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Sometimes a welcome needs a little time to warm up, this was the case for a sponsor group and a neighbour in a small town in Ontario.

Sometimes a welcome needs a little time to warm up

This was the case for a sponsor group when they told a homeowner that a refugee family would be moving in next door. To the growing discomfort of the sponsor group member, the neighbour went on a lengthy tirade about how he had lived in his house for many years, fixing it up and keeping it in good shape, and working to raise the value of the house as he prepared for retirement. "Now that I might want to sell it, the value will go down with them moving in!"

A few months passed and spring arrived. When the lead sponsor member saw the neighbour cleaning his yard, the sponsor greeted him and in the ensuing conversation, the neighbour inquired about the refugee family.

When the neighbour heard that the newcomers were doing well, his face lit up and he commented on how much he sees the newcomer children playing outside and how friendly the family was, greeting him every time they met. “As soon as summer comes,” he continued, “I want to invite them over for a barbecue and introduce the kids to my grandchildren. It would be so good for them to know each other.”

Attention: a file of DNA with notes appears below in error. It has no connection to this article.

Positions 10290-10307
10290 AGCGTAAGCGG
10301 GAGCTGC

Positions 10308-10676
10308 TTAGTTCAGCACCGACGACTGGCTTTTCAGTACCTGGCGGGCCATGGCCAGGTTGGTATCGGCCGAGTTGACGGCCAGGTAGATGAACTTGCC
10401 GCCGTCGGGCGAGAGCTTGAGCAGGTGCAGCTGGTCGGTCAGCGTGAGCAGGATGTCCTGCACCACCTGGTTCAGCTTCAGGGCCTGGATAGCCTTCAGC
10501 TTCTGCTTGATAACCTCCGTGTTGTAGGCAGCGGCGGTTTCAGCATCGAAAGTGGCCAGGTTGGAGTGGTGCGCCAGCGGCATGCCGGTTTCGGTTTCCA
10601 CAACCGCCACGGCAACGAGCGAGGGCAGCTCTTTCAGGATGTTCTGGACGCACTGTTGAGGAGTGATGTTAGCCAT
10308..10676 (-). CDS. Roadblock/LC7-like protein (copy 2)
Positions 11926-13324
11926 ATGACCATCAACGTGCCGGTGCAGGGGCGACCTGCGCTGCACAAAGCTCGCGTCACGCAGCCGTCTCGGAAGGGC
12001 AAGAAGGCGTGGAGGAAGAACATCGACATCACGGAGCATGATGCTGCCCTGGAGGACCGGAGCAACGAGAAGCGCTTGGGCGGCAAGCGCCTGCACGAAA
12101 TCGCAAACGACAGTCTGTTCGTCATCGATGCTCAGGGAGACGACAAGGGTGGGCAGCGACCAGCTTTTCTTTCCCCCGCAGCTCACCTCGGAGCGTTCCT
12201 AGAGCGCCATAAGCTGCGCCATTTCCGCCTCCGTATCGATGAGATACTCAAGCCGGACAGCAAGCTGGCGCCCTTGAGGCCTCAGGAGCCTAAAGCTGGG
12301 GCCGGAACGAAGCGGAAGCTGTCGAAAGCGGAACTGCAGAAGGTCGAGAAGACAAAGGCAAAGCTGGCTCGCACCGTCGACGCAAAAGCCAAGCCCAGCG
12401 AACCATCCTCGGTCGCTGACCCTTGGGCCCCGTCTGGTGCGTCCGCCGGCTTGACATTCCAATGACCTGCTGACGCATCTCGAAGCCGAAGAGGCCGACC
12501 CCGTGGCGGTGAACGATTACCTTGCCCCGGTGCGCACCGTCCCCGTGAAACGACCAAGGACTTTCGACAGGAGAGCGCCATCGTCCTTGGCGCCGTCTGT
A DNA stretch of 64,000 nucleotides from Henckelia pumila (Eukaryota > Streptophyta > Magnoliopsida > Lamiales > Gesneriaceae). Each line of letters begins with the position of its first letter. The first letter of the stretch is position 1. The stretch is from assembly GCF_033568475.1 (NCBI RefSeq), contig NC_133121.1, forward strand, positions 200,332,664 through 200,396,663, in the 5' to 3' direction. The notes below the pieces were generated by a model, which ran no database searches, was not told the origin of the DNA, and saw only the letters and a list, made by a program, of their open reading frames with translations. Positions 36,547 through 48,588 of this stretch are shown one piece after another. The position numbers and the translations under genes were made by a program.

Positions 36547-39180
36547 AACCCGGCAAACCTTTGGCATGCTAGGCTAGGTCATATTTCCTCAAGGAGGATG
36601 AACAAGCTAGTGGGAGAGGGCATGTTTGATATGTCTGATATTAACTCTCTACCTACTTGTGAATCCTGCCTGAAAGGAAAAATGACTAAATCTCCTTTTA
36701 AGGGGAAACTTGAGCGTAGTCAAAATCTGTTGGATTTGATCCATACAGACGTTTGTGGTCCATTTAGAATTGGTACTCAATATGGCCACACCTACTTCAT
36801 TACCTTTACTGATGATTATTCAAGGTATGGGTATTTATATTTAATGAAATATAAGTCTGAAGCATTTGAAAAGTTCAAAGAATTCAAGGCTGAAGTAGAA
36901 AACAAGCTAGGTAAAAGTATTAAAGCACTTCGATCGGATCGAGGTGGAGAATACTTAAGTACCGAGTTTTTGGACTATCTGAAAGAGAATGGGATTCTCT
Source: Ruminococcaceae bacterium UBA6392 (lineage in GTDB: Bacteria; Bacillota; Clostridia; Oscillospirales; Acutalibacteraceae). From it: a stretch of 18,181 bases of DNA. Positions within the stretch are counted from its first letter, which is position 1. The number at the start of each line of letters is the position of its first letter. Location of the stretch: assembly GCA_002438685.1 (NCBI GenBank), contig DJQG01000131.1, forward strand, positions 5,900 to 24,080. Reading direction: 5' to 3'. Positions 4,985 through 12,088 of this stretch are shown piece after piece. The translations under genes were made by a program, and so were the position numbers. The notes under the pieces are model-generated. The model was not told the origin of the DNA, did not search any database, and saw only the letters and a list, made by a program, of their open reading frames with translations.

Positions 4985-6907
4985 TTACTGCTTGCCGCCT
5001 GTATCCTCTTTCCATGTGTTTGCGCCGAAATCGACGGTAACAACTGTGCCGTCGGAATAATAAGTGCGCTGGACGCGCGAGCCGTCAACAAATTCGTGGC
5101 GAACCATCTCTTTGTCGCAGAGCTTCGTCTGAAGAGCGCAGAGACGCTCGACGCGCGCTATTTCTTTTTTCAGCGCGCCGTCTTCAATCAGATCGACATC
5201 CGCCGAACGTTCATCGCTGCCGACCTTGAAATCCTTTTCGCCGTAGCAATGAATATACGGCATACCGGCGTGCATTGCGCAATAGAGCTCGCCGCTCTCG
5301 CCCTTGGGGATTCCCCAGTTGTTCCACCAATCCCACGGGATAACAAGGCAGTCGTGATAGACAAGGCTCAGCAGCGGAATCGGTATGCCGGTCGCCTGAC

The sponsor group was in awe of God’s grace and saw the ripple effect of welcoming refugees into their community. “It brings people together that might ordinarily not meet, and it makes the world a friendlier and kinder place to live in for all of us. The values of kindness and compassion and hospitality need to be practiced face to face in order to be truly alive.”

We have many refugees who are desperately waiting for sponsors to bring them to Canada. Refugees like Yodit Ammanuel (name changed for security reasons), a young Eritrean woman who was conscripted and forced to serve without pay, inadequate food and exposed to sexual abuse. After fleeing Eritrea, she became a refugee in Sudan where living conditions in the refugee camp are dire. 

The good news is, these refugees are coming through the Blended Visa Office Referred (BVOR) Initiative a cost sharing program with the federal government. Roughly 40% of the year’s financial support will come from Immigration, Refugees and Citizenship Canada. These refugees are pre-screened and travel ready so once matched, they come to Canada within 2 to 4 months.

Go to mcco.ca/supporting-refugees, call  519-745-8458 ext 267 or email refugee@mcco.ca if you would like more information about sponsoring.